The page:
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13 March 2020Bury St Edmunds: Cathedral and Theatre Royal
02 September 2019The College of Arms, London
22 July 2019The Neasden Hindu Temple and Gardens
27 June 2019Harlow and the Gibberd Gallery
01 May 2019Pitzhanger Manor
14 April 2019The Art, Gardens & Historic Houses of Cornwall
06 September 2018Syon House & Dorney Court
21 June 2018Restoration House & Rochester Cathedral
22 May 2018The Fry Gallery & Audley End
28 April 2018Munich
05 September 2017Christchurch Mansion & Crowe Hall Gardens
18 July 2017Holkham Hall
20 June 2017CANCELLED The Fry Gallery & Audley End
14 May 2017Birmingham & The Heart of England
25 April 2017Sandringham
23 November 2016The Wallace Collection
04 September 2016Visit to Kent
01 August 2016Clarence House
12 July 2016Hampton Court
15 June 2016Helmingham Hall
18 May 2016Discovering Madrid
20 April 2016Ingatestone Hall & Braxted Park
22 July 2015Woburn Abbey
15 July 2015The Abbey, Coggeshall

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Bury St Edmunds: Cathedral and Theatre Royal
Friday 13 March 2020

Cost £35 (National Trust members) or £45 (non-NT members)

Includes coach and private guided tours of Theatre Royal and St Edmundsbury Cathedral

Refreshments and lunch are not included


Our first day visit of 2020 takes us to Bury St Edmunds, where we visit two of the area’s most historic buildings.

We begin at the 200-year-old Theatre Royal. Originally built in 1819, it was designed by the architect William Wilkins – who also planned The National Gallery and University College London. A Grade 1 listed building, it was restored to its Regency design in 2007 and is the only theatre in the National Trust portfolio. It is the last working Regency playhouse in the country. With many of its original features still intact, it is one of the most beautiful, intimate and historic theatres in the world. During our private tours we will discover why the Theatre Royal is one of the most significant theatre buildings in the country and our visit is sure to provide a fascinating and lively insight to the theatre’s history.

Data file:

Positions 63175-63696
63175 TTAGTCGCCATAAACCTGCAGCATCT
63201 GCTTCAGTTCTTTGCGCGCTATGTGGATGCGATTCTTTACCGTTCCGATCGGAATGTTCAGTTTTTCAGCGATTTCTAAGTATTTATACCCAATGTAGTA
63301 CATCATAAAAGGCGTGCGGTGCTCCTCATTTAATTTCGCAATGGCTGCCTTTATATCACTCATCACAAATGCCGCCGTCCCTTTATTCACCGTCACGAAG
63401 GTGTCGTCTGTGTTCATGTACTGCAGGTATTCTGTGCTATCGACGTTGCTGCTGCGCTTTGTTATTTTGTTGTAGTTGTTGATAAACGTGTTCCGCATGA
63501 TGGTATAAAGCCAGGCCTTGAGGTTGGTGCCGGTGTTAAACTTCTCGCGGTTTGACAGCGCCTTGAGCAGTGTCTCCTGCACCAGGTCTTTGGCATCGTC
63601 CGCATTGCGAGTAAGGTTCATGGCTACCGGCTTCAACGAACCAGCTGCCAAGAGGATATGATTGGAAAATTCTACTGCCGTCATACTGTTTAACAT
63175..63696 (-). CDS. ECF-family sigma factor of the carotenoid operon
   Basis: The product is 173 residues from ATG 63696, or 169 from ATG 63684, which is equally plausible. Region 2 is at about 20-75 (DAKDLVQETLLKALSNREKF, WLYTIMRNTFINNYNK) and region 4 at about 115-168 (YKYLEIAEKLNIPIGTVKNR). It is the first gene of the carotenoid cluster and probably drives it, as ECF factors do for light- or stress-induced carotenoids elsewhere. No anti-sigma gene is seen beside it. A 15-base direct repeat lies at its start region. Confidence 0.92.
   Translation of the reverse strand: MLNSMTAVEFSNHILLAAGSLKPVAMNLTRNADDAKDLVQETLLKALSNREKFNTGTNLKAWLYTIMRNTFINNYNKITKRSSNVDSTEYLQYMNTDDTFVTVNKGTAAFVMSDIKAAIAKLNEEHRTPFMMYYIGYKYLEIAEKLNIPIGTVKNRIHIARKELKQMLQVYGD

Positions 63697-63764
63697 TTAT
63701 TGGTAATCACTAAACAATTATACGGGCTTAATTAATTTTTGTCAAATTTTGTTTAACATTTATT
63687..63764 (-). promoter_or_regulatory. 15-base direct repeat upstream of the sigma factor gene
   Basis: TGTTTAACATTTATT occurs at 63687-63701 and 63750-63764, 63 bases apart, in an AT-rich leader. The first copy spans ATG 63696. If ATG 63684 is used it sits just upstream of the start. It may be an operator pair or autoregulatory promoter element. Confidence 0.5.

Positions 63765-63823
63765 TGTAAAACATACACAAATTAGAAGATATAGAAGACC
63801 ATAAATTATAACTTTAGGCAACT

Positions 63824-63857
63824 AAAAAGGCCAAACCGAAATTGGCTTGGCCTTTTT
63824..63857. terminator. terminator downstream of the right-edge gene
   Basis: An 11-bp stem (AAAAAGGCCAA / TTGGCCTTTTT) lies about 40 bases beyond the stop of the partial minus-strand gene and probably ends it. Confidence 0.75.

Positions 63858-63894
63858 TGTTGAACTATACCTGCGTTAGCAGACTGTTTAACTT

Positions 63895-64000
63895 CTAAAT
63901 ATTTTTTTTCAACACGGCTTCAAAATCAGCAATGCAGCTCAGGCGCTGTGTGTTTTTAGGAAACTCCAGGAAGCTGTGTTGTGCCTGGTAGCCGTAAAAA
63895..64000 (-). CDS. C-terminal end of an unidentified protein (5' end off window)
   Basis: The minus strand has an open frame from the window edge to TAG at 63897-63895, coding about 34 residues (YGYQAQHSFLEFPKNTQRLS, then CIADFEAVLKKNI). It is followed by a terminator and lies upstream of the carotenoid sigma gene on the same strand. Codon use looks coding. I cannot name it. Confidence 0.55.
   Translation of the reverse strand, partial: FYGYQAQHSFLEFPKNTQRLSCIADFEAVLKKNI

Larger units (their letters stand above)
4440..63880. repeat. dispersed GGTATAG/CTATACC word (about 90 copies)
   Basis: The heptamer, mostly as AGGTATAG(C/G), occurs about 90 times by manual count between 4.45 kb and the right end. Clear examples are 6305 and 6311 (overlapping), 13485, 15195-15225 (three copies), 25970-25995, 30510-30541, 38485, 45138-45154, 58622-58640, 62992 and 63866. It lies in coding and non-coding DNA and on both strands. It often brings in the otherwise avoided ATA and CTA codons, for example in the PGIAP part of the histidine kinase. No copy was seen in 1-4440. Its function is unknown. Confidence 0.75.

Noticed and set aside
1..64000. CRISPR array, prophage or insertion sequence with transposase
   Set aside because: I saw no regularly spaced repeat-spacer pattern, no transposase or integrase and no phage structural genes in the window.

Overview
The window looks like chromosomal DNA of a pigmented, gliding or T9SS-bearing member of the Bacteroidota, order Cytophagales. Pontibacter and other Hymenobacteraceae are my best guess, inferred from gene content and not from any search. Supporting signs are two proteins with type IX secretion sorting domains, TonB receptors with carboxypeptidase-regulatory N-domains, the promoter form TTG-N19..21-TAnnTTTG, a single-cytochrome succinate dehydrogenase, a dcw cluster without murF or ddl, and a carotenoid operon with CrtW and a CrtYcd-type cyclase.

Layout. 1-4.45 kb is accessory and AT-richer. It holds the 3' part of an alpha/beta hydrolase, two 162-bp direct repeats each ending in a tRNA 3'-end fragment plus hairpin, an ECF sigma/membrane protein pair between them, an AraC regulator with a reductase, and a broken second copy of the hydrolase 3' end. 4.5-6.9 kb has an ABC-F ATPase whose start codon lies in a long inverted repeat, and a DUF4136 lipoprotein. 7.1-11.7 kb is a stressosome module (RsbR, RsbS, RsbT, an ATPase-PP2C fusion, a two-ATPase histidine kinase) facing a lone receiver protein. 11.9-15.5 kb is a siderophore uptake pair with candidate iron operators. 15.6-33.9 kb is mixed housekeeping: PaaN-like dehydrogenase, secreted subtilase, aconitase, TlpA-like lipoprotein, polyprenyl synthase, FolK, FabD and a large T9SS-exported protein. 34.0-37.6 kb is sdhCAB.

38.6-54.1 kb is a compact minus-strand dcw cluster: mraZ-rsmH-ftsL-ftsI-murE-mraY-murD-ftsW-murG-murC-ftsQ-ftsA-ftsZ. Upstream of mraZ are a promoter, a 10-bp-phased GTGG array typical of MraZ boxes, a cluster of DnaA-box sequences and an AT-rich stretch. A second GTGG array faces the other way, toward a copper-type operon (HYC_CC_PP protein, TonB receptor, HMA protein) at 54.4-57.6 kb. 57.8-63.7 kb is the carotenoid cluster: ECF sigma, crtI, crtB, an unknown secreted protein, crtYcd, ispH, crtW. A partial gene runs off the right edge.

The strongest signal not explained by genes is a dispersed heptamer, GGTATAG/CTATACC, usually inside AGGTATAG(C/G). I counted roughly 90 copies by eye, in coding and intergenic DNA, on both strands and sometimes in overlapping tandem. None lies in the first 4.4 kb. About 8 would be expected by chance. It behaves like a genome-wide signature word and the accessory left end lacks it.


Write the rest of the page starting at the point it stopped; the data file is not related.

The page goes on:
After ample time for lunch (not included) we re-assemble at the nearby St Edmundsbury Cathedral. Originally founded by King Canute in 1020 as a Benedictine abbey, the building celebrates its 1000th anniversary in 2020. It has evolved over the intervening centuries into the structure we see today. A new chancel, designed by Sir Gilbert Scott, was added between 1860 - 70 and in 1914 the then St James’ Parish Church became a cathedral with the creation of the Diocese of St Edmundsbury and Ipswich. More recently the Millennium Project has seen the completion of the building with the addition of a tower, new cloisters and chapels. Our private tours will allow us to discover the past, present and future of this spectacular and historic East Anglian icon.